The 2011 Hong Kong Art Fair is larger than ever with 260 galleries participating in this year's festivities which run through Sunday, May 29. While many of HK11's programs seek to raise the profile of Asian artists and promote education, there is still an undercurrent of dissent surrounding the artists and the works exhibited this year.
Such controversial works include art by detained artist Ai Weiwei and David LaChapelle's "Raft of the Medusa"-inspired "The Raft." The inclusion of these works demonstrate how visible dissent is allowed to be in an controlled environment. Hong Kong differs from the rest of China in that it has a larger amount leeway with freedom of speech and expression, however Ai's incarceration is a reminder that the Chinese government can take that freedom away.
Ai is a celebrated Chinese activist-artist who was arrested on April 3 on charges of tax evasion and destruction of accounting documents. Human rights activists are outraged claiming that the Chinese government uses these kinds of charges to arrest activist for political dissent. Mr. Ai has been an outspoken critic of the Chinese government and activists in Hong Kong have been protesting his imprisonment. His 2007 piece "The Marble Arm" is modeled after a series of photographs he took in 1995 of himself giving the finger to various centers of government in different countries, including China's Tiananmen Square. "The Marble Arm" is true to its title; the disembodied arm with a shoulder and half a head was modeled after Ai's own that is giving the finger to whatever happens to be in front of it. The use of marble is interesting due to the material's connection with classical antiquity which itself is equated with democracy.
Kacey Wong, another Chinese artist, has been organizing a non-selling exhibition called "Love The Future" with 50 other Hong Kong artists that speaks out against Ai's imprisionment. There is also campaign that asks on buttons, t-shirts and street corners "Who's afraid of Ai Weiwei?". Wong recognizes the important effect that Ai's activism has had in the art world and intends to remind Hong Kong artists that they have an amount of freedom that others in their country do not enjoy.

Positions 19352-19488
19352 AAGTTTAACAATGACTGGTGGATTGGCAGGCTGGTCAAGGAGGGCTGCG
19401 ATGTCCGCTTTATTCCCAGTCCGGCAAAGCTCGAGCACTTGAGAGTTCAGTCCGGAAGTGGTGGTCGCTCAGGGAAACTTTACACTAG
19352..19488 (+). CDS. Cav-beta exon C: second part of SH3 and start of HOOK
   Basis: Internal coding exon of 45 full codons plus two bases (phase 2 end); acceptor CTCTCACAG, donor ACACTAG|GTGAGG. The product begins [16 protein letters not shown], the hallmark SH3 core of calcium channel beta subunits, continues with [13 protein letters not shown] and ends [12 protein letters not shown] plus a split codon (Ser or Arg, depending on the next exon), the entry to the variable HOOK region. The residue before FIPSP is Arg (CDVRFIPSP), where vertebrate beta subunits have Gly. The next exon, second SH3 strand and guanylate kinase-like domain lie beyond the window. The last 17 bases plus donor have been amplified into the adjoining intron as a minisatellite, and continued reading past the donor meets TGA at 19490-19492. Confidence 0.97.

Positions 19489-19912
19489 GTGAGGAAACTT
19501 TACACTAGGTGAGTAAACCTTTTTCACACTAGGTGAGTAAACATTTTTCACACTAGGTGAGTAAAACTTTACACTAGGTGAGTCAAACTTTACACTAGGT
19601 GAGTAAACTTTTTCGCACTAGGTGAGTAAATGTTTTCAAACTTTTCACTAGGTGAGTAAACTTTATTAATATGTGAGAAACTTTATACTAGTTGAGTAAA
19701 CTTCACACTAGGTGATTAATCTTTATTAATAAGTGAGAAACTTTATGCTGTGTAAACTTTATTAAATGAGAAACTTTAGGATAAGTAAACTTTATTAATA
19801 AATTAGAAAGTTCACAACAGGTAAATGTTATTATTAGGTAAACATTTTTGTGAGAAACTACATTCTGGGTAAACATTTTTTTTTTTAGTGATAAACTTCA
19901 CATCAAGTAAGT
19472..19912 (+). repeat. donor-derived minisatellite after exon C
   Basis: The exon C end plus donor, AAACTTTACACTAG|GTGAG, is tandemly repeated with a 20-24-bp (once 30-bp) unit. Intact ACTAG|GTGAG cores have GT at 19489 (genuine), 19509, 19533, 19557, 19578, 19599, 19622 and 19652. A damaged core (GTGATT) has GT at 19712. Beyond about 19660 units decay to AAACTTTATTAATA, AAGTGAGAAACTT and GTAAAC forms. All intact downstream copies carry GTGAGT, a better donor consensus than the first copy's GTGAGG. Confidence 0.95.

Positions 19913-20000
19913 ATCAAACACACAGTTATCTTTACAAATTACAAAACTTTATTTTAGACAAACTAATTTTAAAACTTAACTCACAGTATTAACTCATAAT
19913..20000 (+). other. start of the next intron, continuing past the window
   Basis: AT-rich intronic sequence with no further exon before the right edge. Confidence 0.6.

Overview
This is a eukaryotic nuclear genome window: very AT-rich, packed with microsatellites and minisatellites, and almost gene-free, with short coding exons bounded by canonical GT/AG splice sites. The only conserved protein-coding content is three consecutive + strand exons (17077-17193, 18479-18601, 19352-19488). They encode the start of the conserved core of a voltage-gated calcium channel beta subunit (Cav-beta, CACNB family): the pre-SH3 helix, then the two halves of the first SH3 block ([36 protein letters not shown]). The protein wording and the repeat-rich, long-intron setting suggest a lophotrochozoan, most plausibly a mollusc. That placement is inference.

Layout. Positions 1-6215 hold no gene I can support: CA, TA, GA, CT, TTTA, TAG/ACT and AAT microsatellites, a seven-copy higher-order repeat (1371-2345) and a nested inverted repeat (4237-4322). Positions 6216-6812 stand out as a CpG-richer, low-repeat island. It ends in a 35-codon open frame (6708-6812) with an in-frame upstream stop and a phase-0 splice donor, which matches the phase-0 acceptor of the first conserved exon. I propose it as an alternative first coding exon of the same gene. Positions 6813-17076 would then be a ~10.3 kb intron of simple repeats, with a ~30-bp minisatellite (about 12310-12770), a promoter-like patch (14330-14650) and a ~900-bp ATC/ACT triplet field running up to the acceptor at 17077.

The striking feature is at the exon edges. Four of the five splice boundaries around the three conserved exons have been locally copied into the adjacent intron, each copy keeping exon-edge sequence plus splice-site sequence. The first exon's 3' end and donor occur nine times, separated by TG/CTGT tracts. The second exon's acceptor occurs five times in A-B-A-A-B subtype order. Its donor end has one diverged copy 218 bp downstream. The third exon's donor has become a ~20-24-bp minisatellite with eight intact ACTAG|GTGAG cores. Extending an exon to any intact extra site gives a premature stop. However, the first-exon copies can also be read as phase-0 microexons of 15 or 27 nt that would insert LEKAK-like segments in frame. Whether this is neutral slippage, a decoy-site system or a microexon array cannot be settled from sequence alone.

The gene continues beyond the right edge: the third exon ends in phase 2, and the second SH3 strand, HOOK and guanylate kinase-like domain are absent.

David LaChapelle's "The Raft" is modeled on another artist's work of political dissent, Theodore Gericault's "The Raft of the Medusa." Gericault's work portrayed a moment of French history where political maneuvering resulted in the wreckage of a ship and over a hundred deaths. The 10-foot long "Raft" is a collage and was unveiled in March. This is LaChapelle's first solo show in Hong Kong, and the choice of this work represents recognition of the artist's ability to critique the government through art.
Both "The Raft" and "The Marble Arm" are commentaries on the power and place of government by two very recognizable artists, calling more attention to the tensions regarding freedom within China itself.
The Hong Kong Art Fair goes until Sunday, May 29th and includes exhibits by Asian artists such as Nadim Abbas, Wu Jian'an, Zhang Huan, and Kacey Wong + Love The Future. Also on view are works by South Africa's William Kenthridge, Denmark's Olafur Eliasson, French-American Louise Bourgeois, Pablo Picasso and Damien Hirst.
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